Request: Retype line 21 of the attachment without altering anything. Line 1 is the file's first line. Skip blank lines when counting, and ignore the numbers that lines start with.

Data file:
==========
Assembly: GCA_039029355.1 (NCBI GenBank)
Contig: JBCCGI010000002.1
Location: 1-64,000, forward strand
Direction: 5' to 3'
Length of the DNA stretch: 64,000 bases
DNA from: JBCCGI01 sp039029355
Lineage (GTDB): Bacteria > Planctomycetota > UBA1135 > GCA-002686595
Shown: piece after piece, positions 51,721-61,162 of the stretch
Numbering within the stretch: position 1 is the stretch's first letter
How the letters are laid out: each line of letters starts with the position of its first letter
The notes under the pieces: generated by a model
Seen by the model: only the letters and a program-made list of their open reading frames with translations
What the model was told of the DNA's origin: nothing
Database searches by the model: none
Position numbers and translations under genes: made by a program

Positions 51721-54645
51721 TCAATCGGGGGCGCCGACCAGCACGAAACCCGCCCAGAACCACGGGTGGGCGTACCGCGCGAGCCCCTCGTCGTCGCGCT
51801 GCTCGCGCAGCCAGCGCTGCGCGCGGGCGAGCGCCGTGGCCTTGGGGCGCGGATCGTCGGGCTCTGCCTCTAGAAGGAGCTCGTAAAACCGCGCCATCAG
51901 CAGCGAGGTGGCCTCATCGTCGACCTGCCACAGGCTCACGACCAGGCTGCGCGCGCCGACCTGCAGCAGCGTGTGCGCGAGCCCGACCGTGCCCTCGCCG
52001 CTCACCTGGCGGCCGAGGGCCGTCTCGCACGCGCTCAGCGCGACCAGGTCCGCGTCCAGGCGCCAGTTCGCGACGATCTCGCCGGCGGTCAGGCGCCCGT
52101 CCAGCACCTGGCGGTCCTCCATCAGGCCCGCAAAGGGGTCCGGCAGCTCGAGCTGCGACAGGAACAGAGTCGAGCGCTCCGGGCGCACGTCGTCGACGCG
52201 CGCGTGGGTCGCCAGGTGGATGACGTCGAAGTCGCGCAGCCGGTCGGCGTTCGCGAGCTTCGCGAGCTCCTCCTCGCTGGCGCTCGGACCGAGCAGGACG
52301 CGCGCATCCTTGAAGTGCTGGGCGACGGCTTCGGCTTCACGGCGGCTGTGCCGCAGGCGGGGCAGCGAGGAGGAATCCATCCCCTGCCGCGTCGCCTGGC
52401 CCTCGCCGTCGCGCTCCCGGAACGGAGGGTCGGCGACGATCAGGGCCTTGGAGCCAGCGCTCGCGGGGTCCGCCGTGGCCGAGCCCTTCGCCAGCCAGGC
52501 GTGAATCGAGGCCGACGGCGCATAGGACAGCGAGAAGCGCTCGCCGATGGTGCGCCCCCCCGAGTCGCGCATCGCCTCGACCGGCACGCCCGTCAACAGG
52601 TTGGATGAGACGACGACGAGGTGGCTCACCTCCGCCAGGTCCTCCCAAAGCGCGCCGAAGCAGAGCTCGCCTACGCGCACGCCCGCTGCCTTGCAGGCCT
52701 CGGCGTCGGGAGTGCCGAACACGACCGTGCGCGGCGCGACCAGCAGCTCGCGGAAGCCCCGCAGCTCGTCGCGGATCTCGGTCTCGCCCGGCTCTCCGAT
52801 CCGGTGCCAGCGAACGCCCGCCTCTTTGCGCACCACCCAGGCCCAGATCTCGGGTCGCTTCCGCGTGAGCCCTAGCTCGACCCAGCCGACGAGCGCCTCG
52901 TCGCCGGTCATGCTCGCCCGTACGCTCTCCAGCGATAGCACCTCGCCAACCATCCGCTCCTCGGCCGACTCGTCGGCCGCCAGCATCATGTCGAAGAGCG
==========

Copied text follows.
52101 CCAGCACCTGGCGGTCCTCCATCAGGCCCGCAAAGGGGTCCGGCAGCTCGAGCTGCGACAGGAACAGAGTCGAGCGCTCCGGGCGCACGTCGTCGACGCG